“Cookbooks are still one of the strongest categories o
f publishing in Australia,” says Shona Martyn, publishing director of HarperCollins. “The proportion of cookbooks sold at Christmas and Mother’s Day reflects that cookbooks are a popular gift and the all-year-round sales show that people still buy for themselves.”

HarperCollins is the oldest publishing house in Australia and New Zealand, and is a leading player on the world stage. Its current online catalogue boasts an impressive 911 cookbooks, the most popular of which are sold internationally in English and foreign language translations.

“We publish for a broad range of readers in prices and formats appropriate to the book and the author. Our biggest author is Donna Hay but we also publish Valli Little’s Delicious cookbooks, Sally Wise, Bill Granger, Tetsuya, and the Monday Morning Cooking Club,” Ms Martyn says. More…

Of books, bars and boxing Reply

By Michelle Reti

Sunday afternoon at the Bayview Hotel in Gladesville, Sydney. Crowds gather around the television screens lining the walls. The fight of the century is about to begin. Behind the crowd and nestled among those around the bar, sit six middle- aged women around a circular wooden table. A fire burns low behind them and their table is scattered with digital tablets, mobile phones and other electronic reading devices. Cradling mugs of coffee and glasses of iced tea, this month’s book club meeting has just commenced.

A Fine Balance

Rohinton Mistry’s ‘A Fine Balance’ first electronic edition published 2004 by RosettaBooks, New York

“I loved this book because I love learning things,” says Mona. “It was entertaining, but it also taught me things.”

“I might have preferred this novel in book form,” says Jana. “Although… I do prefer to use the night function on my e-reader.”

This month’s book, ‘A Fine Balance’ by Rohinton Mistry, was mostly read on mobile phones, tablets and e-readers on the bus and in bed. Their meeting was organised through Facebook. Looking around the table, there is not a physical book in sight.

This is what could best be described as the 21st century book club. Established five years ago, the book club is still without an official name, although the tech-savvy women agree that they are somewhat of a “tough critic group”.

“I give this book a 4 out of 10,” says Casey. “It just wasn’t my cup of tea.”

“It was definitely an 8 and a half for me,” says Nora. “There was more than enough action to keep me interested.”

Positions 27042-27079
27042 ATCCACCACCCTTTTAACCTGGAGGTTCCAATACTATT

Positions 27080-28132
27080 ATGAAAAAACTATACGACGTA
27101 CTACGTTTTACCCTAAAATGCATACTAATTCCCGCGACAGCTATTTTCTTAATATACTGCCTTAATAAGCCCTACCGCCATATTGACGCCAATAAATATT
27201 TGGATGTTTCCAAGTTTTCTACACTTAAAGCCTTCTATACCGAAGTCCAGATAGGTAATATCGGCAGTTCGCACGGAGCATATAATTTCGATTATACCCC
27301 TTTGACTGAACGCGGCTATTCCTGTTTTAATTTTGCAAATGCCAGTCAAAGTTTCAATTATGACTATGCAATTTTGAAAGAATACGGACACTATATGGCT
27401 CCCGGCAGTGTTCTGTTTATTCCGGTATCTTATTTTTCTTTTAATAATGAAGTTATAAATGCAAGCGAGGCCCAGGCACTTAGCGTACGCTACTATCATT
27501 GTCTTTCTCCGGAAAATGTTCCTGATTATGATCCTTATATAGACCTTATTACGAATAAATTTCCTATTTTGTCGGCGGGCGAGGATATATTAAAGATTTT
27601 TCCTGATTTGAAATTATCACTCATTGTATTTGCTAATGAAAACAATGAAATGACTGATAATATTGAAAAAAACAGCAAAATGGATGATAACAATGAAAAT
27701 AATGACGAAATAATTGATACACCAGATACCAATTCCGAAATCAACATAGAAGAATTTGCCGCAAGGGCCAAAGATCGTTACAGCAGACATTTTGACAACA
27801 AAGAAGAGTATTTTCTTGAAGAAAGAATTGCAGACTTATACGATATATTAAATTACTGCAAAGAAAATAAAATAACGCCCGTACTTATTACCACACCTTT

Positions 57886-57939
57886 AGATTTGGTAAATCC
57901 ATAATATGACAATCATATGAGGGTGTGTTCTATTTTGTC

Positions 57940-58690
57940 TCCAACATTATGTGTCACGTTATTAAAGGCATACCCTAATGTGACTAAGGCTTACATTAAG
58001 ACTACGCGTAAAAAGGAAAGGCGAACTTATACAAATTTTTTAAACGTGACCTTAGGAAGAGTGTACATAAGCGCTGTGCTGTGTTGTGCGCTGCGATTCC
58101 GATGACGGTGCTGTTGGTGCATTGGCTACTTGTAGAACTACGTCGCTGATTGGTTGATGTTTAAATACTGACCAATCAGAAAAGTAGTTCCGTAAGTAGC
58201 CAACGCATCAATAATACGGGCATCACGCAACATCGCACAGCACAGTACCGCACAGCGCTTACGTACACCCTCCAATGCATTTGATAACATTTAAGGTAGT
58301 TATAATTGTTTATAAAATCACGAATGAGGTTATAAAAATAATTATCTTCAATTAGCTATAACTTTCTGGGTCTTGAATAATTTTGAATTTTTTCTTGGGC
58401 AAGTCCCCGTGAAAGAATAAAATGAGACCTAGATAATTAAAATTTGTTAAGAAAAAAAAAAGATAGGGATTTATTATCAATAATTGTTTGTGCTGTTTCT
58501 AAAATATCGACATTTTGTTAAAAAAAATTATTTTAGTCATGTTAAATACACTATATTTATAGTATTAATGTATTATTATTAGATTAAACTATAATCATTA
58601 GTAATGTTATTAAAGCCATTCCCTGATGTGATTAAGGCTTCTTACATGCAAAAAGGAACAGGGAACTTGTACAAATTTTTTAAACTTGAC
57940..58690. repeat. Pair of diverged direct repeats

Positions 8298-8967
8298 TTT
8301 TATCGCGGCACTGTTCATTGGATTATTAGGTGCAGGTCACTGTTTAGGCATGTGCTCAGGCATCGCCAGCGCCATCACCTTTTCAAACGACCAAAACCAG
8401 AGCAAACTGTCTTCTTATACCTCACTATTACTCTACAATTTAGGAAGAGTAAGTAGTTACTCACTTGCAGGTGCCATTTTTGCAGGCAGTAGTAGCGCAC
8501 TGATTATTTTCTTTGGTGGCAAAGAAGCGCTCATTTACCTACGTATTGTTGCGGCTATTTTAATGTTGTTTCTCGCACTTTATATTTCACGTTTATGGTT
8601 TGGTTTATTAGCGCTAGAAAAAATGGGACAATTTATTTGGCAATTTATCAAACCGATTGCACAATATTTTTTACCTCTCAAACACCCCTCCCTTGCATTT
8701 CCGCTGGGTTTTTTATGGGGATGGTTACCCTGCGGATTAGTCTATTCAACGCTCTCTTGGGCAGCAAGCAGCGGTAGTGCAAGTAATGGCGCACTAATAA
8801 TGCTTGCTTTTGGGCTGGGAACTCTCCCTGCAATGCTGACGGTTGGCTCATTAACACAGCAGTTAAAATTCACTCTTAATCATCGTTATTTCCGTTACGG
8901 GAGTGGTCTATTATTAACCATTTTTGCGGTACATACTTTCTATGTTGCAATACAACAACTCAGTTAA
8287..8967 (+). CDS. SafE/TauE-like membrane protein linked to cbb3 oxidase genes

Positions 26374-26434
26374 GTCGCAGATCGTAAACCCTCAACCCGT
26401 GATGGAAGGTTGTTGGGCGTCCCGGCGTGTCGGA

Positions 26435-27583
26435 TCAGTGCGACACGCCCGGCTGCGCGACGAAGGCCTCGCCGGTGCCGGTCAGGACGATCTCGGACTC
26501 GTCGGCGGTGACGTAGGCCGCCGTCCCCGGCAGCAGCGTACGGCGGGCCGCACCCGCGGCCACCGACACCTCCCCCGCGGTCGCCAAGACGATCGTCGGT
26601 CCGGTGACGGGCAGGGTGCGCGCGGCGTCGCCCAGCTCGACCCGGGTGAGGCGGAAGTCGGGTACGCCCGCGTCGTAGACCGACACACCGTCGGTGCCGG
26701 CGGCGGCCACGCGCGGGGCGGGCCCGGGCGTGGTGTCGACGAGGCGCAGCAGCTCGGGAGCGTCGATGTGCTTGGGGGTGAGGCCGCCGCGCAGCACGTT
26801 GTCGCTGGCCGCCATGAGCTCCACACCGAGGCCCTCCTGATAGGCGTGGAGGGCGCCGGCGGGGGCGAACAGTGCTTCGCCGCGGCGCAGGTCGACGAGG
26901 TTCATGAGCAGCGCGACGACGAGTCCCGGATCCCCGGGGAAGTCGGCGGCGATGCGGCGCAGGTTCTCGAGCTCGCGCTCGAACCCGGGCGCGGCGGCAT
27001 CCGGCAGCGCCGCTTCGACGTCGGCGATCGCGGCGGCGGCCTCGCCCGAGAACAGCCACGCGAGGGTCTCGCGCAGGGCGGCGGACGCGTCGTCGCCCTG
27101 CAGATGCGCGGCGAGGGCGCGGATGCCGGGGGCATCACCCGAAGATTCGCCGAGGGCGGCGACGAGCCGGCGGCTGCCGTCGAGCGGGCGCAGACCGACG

The women seem oblivious to their surroundings as they engage in conversation. Like youngsters playing pass the parcel at a birthday party, an assortment of mobile phones are handed around the table as the conversation moves swiftly around different aspects of the novel. More…

The enduring popularity of book clubs Reply

By Eliza Berlage

Book clubs popular

Presenters of the popular ABC-TV show, The Book Club: Marieke Hardy, Jennifer Byrne and Jason Steger

There is, perhaps, a common perception that a book club is about more drinking and less thinking. But while a glass of wine may be a social lubricant, the enduring popularity of the book club has more body to it than a robust red.

Writer Alexandra Neill and her friends started a book club as an opportunity to catch up more regularly. Accompanied by wine and cheese, she found it’s a structured way of getting together.

“We started with a focus on feminist books or stuff by female writers but we don’t really have a theme. It’s pretty democratic, we select whatever people suggest,” she says.

Despite often critiquing a book to the point of hating it, Ms Neill says her love of English is validated by the club.

“I like reading with people because you get a lot more enjoyment out of the text. You have deep discussions,” she says.

While book clubs are a popular way of staying in contact with friends, they’re also a good way to make news ones. When Belinda Wynn, a nurse in a general medical practice, was invited by a work colleague to join a book club, she soon found herself connected to a network of great new friends as well as great books. More…